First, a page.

(c) WFP has a program to distribute 4,000 tons of food to around 800,000 highly vulnerable people including orphans and home-based care patients during the month of September. WFP continues to monitor the food situation and remains willing to discuss with theGovernment any further support that may be needed to meet the food needs of its population.
F) Asia: (1) DPR Korea, (2) Indonesia
1) DPR Korea
(a) From 11 to 17 September, 17 Local Food Production factories operated. The production for the week totaled 1,300 tons.
(b) All but 900,000 beneficiaries will receive their cereal rations in September. With the expected arrival of new contributions at the beginning of October, WFP will be able to provide rations to all its beneficiaries throughout October with the exception of some 700,000 elderly persons. By November, further arrivals should allow WFP to feed all its beneficiaries with planned rations until the first months of 2005, and pay-back outstanding loans.
(c) The annual joint FAO/WFP Crop and Food Assessment Mission will take place between 28 September and 9 October this year, whereas the joint UNICEF/WFP bi-annual nutrition survey will be carried out between 4 and 16 October.
(a) The security situation across the country during August remained peaceful with few isolated incidents. In Ambon City, two bombs exploded in two different locations on 11 August but no causalities were reported. There were four bomb threats in business center areas in Jakarta. Campaigns for the 2nd round of the Presidential elections scheduled for 20 September are underway throughout the country.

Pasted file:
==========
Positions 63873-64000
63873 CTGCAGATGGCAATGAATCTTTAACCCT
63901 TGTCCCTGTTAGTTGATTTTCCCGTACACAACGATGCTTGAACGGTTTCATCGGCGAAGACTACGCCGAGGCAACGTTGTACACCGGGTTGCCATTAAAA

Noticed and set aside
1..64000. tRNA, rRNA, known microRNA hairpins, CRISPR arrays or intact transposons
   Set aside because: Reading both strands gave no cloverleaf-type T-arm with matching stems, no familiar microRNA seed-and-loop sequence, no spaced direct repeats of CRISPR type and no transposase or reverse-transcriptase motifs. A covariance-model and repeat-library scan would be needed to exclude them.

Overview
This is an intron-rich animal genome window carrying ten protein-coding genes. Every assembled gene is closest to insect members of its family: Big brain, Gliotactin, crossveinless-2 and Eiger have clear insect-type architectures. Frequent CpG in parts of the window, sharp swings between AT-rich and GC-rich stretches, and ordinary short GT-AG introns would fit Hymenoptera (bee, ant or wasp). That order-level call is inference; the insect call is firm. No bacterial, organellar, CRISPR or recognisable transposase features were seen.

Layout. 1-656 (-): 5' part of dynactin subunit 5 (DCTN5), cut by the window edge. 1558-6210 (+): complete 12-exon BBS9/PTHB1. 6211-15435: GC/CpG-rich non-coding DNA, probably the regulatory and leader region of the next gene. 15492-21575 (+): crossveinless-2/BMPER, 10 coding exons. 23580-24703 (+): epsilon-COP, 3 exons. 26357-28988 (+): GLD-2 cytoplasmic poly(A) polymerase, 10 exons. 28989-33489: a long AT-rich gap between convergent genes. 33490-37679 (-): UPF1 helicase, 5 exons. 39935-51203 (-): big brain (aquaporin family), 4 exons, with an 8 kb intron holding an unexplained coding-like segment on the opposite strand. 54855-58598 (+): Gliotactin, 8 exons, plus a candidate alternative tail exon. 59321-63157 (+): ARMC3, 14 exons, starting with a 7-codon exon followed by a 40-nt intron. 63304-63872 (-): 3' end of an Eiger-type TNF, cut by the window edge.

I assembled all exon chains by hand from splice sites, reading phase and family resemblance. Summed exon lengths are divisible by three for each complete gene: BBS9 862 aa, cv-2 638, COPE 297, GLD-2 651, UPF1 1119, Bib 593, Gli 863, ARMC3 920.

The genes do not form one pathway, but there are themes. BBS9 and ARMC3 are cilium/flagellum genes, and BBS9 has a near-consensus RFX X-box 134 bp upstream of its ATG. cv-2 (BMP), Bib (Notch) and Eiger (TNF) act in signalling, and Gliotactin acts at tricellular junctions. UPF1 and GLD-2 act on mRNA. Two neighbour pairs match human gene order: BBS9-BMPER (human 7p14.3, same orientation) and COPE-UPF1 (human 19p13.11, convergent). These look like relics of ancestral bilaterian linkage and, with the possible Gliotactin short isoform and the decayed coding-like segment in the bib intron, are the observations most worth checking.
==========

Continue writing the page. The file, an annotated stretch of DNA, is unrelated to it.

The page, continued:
(b) The Government of Indonesia's ban on rice imports was extended until the end of 2004. WFP met with key Bulog officials, parliamentarians as well as with various instrumental Ministers to seek their support for the exemption of humanitarian aid. WFP, thus far, has received exemption for 11,986 tons of rice from the Ministry of Industry and Trade. The total awaited quantity of WFP rice for exemption is 20,000 tons. On 10 August, a Food Aid Coordination meeting provided attendees with an update on the rice ban and WFP Indonesia's efforts to get the exemption for all humanitarian assistance.
(c) In August, approximately 1.2 million beneficiaries under the various PRRO activities received WFP food assistance amounting to 3,408.00 tons. A quantity of 1.75 tons of rice was distributed free for fire victims in OPSM area in Jakarta. Due to the rice import ban, distribution of WFP rice was delayed by 2.5 weeks. The distribution resumed after receiving the loan from Bulog. OPSM (Subsidized Rice Program) NGO partners and beneficiaries raised much concern about the disruption in the rice distribution which provides a critical input to people's food security. In this connection, on 16 August, a demonstration was staged by several NGO partners and beneficiary communities in front of the building of the Trade Ministry.
(d) WFP has closely coordinated with the National TB Program to select areas for programme expansion in Banten, East Jakarta and East Java. The National TB Programme recommended further assessment in 4 areas in Banten.
(e) Regarding the Posyandu school feeding program, WFP has started pre-assessments to prepare for activities in the new PRRO in January 2005. First assessments were conducted in Greater Jakarta and East Java.
(f) Some 31 pre-proposals fro community development projects (CDP) are with NGOs for finalization. A total of 33 projects have been completed since the start of the CDP program in December 2002.